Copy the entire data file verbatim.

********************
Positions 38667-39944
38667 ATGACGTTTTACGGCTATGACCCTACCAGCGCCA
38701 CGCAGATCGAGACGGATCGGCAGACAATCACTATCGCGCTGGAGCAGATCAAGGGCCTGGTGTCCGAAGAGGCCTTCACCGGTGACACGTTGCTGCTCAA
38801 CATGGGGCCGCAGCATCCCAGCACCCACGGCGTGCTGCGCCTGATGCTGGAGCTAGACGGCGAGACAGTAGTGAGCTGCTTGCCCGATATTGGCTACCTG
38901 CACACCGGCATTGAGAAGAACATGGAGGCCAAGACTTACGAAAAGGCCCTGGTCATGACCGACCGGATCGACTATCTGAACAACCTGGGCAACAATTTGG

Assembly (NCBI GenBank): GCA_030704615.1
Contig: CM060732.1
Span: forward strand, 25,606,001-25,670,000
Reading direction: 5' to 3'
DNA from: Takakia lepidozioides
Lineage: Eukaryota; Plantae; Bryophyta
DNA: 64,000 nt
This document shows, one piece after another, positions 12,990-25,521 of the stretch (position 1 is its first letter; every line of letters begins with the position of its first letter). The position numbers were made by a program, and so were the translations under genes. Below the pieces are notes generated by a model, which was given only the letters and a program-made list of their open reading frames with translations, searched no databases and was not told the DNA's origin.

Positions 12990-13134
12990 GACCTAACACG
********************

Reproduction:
Positions 38667-39944
38667 ATGACGTTTTACGGCTATGACCCTACCAGCGCCA
38701 CGCAGATCGAGACGGATCGGCAGACAATCACTATCGCGCTGGAGCAGATCAAGGGCCTGGTGTCCGAAGAGGCCTTCACCGGTGACACGTTGCTGCTCAA
38801 CATGGGGCCGCAGCATCCCAGCACCCACGGCGTGCTGCGCCTGATGCTGGAGCTAGACGGCGAGACAGTAGTGAGCTGCTTGCCCGATATTGGCTACCTG
38901 CACACCGGCATTGAGAAGAACATGGAGGCCAAGACTTACGAAAAGGCCCTGGTCATGACCGACCGGATCGACTATCTGAACAACCTGGGCAACAATTTGG

Assembly (NCBI GenBank): GCA_030704615.1
Contig: CM060732.1
Span: forward strand, 25,606,001-25,670,000
Reading direction: 5' to 3'
DNA from: Takakia lepidozioides
Lineage: Eukaryota; Plantae; Bryophyta
DNA: 64,000 nt
This document shows, one piece after another, positions 12,990-25,521 of the stretch (position 1 is its first letter; every line of letters begins with the position of its first letter). The position numbers were made by a program, and so were the translations under genes. Below the pieces are notes generated by a model, which was given only the letters and a program-made list of their open reading frames with translations, searched no databases and was not told the DNA's origin.

Positions 12990-13134
12990 GACCTAACACG